At the beginning of the American republic, according to E.A.J. Johnson in his 1973 book, The Foundations of American Economic Freedom: Government and Enterprise in the Age of Washington (University of Minnesota Press), political theorists recognized eight distinct interests. Five of these interests were seen to be “natural,” meaning that they were interests resulting from having a livelihood in a socially useful capacity. The five natural interests were: agriculture, commerce, manufacture, mechanic arts, and the professions. For Jefferson, agriculture was the most important interest, because it was the purest and most virtuous. In a letter to John Jay in 1785, for example, Jefferson wrote, "Cultivators of the earth are the most valuable citizens. They are the most vigorous, the most independent, the most virtuous, and they are tied to their country and wedded to its liberty and interests by the most lasting bonds. As long, therefore, as they can find employment in this line, I would not convert them into mariners, artisans, or anything else."
Three interests - financial, corporate, and foreign - were viewed as “unnatural” and inherently venal and corrupting, the last (foreign) being “a rather vague gather-all [which] reflected not only the age-old suspicion of aliens, but a particular hatred of British factors, merchants, and financiers.” And of course, James Madison argued in his classic Number 10 of The Federalist Papers that economic disputes and factions most often arise from the conflict between different economic interests.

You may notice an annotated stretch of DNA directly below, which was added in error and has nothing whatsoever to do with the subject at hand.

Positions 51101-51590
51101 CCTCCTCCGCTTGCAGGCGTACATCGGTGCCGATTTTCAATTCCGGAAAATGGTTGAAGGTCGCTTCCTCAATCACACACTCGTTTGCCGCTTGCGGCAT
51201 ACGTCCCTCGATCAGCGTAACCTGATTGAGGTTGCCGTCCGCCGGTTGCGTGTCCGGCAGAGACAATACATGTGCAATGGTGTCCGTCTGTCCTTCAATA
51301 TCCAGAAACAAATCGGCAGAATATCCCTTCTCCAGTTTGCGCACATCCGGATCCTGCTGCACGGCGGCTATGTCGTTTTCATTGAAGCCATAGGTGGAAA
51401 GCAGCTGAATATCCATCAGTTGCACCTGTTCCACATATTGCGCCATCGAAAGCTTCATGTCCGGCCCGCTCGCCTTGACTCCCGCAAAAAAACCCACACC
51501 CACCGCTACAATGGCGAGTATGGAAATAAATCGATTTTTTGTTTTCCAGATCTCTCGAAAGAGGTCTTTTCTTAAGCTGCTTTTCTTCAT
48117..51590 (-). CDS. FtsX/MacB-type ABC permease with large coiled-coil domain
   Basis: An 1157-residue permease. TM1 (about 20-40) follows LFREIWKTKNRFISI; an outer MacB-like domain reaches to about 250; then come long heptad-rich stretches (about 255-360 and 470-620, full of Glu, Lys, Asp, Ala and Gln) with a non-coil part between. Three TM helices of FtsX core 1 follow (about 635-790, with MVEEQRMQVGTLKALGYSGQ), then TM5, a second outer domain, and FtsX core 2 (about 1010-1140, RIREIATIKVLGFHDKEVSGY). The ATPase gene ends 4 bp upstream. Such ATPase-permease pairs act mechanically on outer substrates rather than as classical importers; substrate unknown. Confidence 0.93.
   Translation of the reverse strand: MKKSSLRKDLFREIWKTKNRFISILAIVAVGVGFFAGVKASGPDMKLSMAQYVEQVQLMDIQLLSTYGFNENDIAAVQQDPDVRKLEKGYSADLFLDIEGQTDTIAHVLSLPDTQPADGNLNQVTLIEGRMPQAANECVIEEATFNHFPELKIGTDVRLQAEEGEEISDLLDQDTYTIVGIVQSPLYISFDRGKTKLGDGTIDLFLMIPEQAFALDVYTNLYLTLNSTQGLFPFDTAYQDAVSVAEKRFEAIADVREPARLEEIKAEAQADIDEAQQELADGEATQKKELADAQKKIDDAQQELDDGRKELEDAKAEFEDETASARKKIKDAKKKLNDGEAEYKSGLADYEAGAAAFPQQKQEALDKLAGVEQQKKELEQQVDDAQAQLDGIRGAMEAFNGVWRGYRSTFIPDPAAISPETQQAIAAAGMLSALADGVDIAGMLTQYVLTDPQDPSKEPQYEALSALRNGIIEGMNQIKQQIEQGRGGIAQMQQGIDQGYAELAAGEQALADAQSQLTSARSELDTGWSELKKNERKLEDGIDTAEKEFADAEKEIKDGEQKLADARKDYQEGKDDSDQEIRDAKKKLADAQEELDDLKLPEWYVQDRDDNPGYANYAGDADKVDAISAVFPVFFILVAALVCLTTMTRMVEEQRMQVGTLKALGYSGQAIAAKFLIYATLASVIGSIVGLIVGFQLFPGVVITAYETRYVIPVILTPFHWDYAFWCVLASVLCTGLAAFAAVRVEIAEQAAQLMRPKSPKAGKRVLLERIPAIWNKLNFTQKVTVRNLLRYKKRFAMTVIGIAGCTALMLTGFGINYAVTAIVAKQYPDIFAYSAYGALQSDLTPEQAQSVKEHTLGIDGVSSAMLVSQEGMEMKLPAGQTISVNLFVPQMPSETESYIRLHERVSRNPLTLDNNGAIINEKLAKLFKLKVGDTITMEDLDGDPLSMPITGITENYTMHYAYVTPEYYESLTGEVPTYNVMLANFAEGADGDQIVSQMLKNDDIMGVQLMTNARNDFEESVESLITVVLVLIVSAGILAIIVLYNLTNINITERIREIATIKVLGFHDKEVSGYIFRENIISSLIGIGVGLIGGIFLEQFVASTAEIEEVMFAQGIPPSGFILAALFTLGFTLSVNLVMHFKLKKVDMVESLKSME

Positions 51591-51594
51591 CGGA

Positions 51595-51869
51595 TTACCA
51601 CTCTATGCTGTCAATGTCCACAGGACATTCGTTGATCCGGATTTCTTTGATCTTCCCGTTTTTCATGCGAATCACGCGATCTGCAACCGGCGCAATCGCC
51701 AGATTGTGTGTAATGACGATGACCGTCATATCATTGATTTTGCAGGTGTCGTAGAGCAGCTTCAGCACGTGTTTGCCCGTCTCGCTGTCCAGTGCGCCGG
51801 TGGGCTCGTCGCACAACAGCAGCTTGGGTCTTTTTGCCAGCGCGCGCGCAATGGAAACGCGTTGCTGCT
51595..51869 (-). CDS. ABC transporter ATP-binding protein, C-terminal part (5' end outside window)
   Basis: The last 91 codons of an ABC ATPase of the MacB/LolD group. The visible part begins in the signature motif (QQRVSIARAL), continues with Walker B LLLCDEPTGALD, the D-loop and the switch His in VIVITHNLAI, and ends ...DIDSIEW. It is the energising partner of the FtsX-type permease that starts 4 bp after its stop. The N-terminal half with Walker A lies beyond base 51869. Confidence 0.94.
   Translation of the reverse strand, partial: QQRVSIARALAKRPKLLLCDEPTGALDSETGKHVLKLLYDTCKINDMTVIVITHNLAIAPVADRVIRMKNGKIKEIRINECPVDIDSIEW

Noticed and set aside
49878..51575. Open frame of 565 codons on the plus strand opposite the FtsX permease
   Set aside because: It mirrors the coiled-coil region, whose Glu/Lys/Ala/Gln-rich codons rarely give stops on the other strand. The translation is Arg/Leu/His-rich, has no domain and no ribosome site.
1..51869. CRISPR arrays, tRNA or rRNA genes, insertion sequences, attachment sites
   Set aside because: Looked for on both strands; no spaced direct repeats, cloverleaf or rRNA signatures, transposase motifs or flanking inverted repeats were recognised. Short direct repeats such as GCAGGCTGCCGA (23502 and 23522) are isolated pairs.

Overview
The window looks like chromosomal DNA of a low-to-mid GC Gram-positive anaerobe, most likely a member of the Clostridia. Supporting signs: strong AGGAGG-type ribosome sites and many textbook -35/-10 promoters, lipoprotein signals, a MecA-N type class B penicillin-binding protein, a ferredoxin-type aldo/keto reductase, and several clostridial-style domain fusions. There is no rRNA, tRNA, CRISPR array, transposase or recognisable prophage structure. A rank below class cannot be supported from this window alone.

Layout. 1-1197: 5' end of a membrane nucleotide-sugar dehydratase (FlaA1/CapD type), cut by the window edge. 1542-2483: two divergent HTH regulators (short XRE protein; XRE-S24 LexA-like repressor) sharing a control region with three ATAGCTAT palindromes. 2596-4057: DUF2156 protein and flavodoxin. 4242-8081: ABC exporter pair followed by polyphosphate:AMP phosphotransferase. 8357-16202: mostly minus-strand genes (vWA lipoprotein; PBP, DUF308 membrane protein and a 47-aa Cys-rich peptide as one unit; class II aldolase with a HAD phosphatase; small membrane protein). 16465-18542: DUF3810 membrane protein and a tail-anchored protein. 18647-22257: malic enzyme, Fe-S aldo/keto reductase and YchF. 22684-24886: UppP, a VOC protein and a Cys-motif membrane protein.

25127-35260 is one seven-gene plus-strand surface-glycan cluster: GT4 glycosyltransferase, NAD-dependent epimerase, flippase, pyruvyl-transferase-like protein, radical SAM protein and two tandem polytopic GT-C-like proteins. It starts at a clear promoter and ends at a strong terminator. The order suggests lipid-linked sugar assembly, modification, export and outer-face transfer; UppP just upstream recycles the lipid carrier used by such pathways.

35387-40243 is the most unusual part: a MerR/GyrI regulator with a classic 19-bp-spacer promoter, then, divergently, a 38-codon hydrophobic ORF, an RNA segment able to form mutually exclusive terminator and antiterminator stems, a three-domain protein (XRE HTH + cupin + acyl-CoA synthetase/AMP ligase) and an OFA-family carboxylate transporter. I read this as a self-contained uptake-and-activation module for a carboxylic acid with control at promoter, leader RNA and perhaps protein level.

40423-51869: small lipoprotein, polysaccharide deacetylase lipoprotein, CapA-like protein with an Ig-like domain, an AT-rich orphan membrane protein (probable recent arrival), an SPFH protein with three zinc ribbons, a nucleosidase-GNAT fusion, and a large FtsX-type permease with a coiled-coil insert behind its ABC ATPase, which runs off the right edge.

But the most common and durable source of factions has been the various and unequal distribution of property. Those who hold and those who are without property have ever formed distinct interests in society. Those who are creditors, and those who are debtors, fall under a like discrimination. A landed interest, a manufacturing interest, a mercantile interest, a moneyed interest, with many lesser interests, grow up of necessity in civilized nations, and divide them into different classes, actuated by different sentiments and views. The regulation of these various and interfering interests forms the principal task of modern legislation...
I will also note here that Beard's analysis of Alexander Hamilton is completely at odds with the way Hamilton is portrayed by people who like to quote Beard. These people paint a picture of Hamilton as a secret monarchist, desiring a strong, authoritarian central government able to suppress the democratic aspirations of common people and impose government policies and programs that favor the rich. Here is Beard's own conclusion regarding Hamilton, from An Economic Interpretation of the Constitution: extensive augmentation of his personal fortune was no consideration with him. The fact that he died a poor man is conclusive evidence of this fact. That he was swayed throughout the period of the formation of the Constitution by large policies of government — not by any of the personal interests so often ascribed to him — must therefore be admitted. Nevertheless, it is apparent from the additional evidence given here that it was no mere abstract political science which dominated his principles of government.